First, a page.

Biodiversity means a variety of organisms available in any environment.
- Bio (Biological) + diversity (variety)
Definition:- The sum total of various types of microbes, plants, and animals (producers, consumers, and decomposers) in a system.
INDIA AS A MEGA DIVERSITY NATION
Geography of India has ingrained India with a rich diversity of biological organisms. Mountains, oceans, rivers, different types of soils, geographic locations, and features are some common mentioning when it comes to attribution of mega diversity in India. India is included in the top 10 rich biodiversity nations in the world.
India has 350 different mammals (rated eight highest in the world), 1,200 species of birds (eighth in the world), 453 species of reptiles (fifth in the world), and 45,000 plant species, of which most are angiosperms (fifteenth in the world).
Many species of plants and animals are endemic to India. Also, the cultivation of large numbers of diverse crops is one of its rich biodiversity factors.
- India has different climates and topography in different parts (like cold in North, deserted in West, mountainous in East, coastal in the south) hence is termed as a mega diversity country.
BIOGEOGRAPHIC ZONES OF INDIA/ BIOGEOGRAPHIC CLASSIFICATION OF INDIA
India is classified into 10 biological zones which have their geographic features, contributing to Biodiversity in the region.
GLOBAL BIODIVERSITY HOTSPOTS
Biodiversity hotspots are the areas that are exceptionally rich in biodiversity but highly threatened at the same time.
Many countries across the world have a higher proportion of biodiversity (especially developing countries like Brazil, South Africa, India, etc.) Due to its great significance, developed countries came together to form various conventions like CITES, CMS etc. to protect such hotspots from extinction.
- Near about 200 areas are supposed to have rich diversity together termed as Global200.
In India, North East and the Western Ghats are one such example of Global Hotspot. Andaman and Nicobar islands also have very rich biodiversity, coral reefs of India are another such example.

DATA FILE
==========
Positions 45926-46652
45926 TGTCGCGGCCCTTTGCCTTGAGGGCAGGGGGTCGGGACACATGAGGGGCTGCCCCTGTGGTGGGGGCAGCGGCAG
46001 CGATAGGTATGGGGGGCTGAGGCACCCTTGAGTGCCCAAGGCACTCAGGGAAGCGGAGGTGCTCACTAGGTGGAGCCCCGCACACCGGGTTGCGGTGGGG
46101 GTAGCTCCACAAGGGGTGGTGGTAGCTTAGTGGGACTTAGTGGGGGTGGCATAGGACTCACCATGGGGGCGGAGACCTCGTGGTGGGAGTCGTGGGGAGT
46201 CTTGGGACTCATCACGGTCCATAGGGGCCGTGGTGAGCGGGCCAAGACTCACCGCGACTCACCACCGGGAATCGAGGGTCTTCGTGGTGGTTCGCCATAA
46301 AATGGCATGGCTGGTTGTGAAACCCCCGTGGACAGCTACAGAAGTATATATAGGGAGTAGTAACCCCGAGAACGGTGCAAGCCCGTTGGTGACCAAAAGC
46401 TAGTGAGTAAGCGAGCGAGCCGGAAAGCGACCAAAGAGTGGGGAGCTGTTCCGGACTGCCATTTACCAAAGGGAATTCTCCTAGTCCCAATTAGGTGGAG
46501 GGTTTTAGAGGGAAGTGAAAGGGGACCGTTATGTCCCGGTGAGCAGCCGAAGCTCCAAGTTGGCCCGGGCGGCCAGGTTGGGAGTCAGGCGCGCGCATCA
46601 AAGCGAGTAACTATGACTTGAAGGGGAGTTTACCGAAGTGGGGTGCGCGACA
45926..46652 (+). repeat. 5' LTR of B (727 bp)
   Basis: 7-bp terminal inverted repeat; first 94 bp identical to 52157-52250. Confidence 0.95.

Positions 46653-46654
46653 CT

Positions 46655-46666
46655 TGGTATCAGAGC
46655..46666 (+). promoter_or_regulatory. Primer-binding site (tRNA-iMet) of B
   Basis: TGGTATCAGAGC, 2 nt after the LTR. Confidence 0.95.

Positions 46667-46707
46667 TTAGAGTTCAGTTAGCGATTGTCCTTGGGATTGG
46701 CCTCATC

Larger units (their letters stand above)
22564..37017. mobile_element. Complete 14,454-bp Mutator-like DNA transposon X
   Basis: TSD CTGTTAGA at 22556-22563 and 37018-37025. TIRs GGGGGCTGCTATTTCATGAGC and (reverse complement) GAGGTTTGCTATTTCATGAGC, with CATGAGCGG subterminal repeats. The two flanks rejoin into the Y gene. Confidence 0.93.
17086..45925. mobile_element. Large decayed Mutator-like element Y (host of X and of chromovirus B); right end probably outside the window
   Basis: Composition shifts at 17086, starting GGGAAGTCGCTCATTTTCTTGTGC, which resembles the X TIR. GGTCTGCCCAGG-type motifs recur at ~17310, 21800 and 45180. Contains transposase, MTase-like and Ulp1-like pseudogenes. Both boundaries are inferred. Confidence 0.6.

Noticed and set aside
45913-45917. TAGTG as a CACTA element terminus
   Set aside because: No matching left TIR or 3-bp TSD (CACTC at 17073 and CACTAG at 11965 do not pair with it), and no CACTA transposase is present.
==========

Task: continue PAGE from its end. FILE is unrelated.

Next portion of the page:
Many wildlife centuries, national parks, and reserves have been made for preserving biodiversity in an in-situ mode of conservation.
At the global level, many forests of Africa and South America are treated as biodiversity hotspots. “Lungs of Earth”– Amazon forest is also very rich in biodiversity but treated by anthropogenic factors.
ENDANGERED AND ENDEMIC SPECIES OF INDIA
1.Endangered species:- The flora or fauna which are at the risk of becoming extinct are called endangered species.
Many species of flora like teak, babul, jammun, sandalwood, medicinal plants and many other herbs and shrubs are endangered in India.
Fauna species like tigers, gharial, golden langur, husk, etc. are few endangered species.
2.Endemic species:- Those species of flora and fauna that are found only at a particular place or native to one place are called Endemic species.
In India, more than 50% of endemic species are found in Eastern and Western Ghats.Few flora species like Sapria himalayana, Uvaria lurida, Nepenthes khasiana, etc. are endemic to India.Fauna species like Nilgiri Langur, Lion-tailed macaques, Nilgiri tahr, etc. are some examples of endemic species.
India has passed acts like Wildlife Protection Act, 1972 to protect these species. This includes lists of plants and animals categorised according to the threat to their survival.